On February 14th, a school in Florida began the day with kids arriving for class.
By the end of the day, their worst fears came true. A student – one of their own – arrived on campus with an AR-15 assault rifle and started shooting his classmates.
He killed seventeen people and wounded fourteen others. And he almost got away.
And the worst part about this … isn’t the shooting.
It’s the aftermath.
It’s the aftermath of parents who saw their kids go to school – and are now planning funerals.
It’s the aftermath of friends who had to “shelter in place” because of a “code red” shooting that took away their classmates, one by one.
It’s the aftermath of teachers who bravely hid their students in classrooms and in closets lest the shooter find them and exact his twisted desires of slaughter and carnage.
It’s the aftermath of police and first responders who rescued as many students as they could – and who later found the shooter and took him alive.
It’s the aftermath of elected officials arguing that “now is not the time to discuss gun control so soon after a tragedy like this.” Yeah. The same elected officials who wouldn’t discuss gun control after Las Vegas. Or Newtown. Or Virginia Tech. Or Columbine. Or Simon’s Rock. Or a church in South Carolina. Or a movie theater in Colorado. Or a nightclub in Orlando.
It’s the aftermath of right-wing blowhards with online radio shows and fringe YouTube channels who will claim that the Parkland shootings were a false flag, a hoax, a fake story created by actors to cover up some other nefarious deed orchestrated by Hillary Clinton.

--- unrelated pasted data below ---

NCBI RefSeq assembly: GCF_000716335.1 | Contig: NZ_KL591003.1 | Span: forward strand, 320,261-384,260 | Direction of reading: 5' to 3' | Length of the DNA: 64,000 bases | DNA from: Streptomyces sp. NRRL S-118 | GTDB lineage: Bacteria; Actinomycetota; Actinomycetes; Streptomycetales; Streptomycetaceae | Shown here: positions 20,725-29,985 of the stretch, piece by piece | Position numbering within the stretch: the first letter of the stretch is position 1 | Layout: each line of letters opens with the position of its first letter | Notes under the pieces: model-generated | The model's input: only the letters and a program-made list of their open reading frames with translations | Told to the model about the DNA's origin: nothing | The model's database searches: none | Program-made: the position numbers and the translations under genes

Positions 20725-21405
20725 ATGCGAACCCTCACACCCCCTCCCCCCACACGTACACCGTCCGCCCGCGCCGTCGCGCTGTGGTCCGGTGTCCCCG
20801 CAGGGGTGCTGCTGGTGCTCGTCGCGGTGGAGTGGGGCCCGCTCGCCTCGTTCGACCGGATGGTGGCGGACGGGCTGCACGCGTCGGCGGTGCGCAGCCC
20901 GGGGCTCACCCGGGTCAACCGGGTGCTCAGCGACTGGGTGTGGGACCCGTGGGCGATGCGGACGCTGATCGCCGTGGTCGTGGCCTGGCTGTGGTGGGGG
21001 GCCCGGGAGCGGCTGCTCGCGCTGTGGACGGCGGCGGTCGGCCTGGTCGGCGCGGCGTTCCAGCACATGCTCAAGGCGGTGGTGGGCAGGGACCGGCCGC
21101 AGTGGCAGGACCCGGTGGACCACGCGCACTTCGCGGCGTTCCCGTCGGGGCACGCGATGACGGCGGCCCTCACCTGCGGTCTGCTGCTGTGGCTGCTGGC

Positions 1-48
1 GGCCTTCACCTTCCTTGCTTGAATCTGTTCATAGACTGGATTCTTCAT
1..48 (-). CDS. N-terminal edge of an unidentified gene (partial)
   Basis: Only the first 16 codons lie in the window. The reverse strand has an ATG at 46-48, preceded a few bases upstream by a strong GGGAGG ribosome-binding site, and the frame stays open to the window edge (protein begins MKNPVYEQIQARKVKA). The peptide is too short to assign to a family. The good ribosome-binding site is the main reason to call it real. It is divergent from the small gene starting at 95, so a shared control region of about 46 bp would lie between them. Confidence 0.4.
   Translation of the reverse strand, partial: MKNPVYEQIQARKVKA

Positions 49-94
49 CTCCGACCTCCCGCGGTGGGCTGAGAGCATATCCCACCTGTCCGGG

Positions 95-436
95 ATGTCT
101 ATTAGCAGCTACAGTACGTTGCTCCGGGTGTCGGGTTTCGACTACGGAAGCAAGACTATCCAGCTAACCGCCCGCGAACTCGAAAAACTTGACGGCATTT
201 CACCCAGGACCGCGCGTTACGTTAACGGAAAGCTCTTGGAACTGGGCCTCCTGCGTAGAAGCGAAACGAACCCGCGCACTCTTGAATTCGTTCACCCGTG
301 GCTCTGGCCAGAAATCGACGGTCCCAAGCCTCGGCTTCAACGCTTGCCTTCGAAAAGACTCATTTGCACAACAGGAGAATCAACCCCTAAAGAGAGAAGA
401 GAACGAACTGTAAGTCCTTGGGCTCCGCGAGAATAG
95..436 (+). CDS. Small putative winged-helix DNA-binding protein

It’s the aftermath of saying “thoughts and prayers to the community,” knowing that thoughts and prayers offer little solace to families who will never see their sons or daughters alive again.
It’s the aftermath of people looking for the name of the shooter and questioning if he was in the country illegally or if he was a minority that might have been radicalized by the Islamic State. Because if that was the case, then those people could use that as part of their own twisted political agenda.
It’s the aftermath of us saying, “What can we, as a nation, do about tragedies like this?”
It’s the aftermath of knowing it will happen again. No matter how many drills, no matter how many rehearsals, no matter how many times we check identifications at the front door and how many times we inspect bookbags before entering class.
That’s the worst part. Knowing that it will happen again.
And when it does … we will see heroes that will save as many children as they can.
And we will see angels that will save the children that the heroes could not.
And we will go through this vicious cycle once again.
If we don’t stop this vicious cycle now …
It will indeed prove how short our memories are.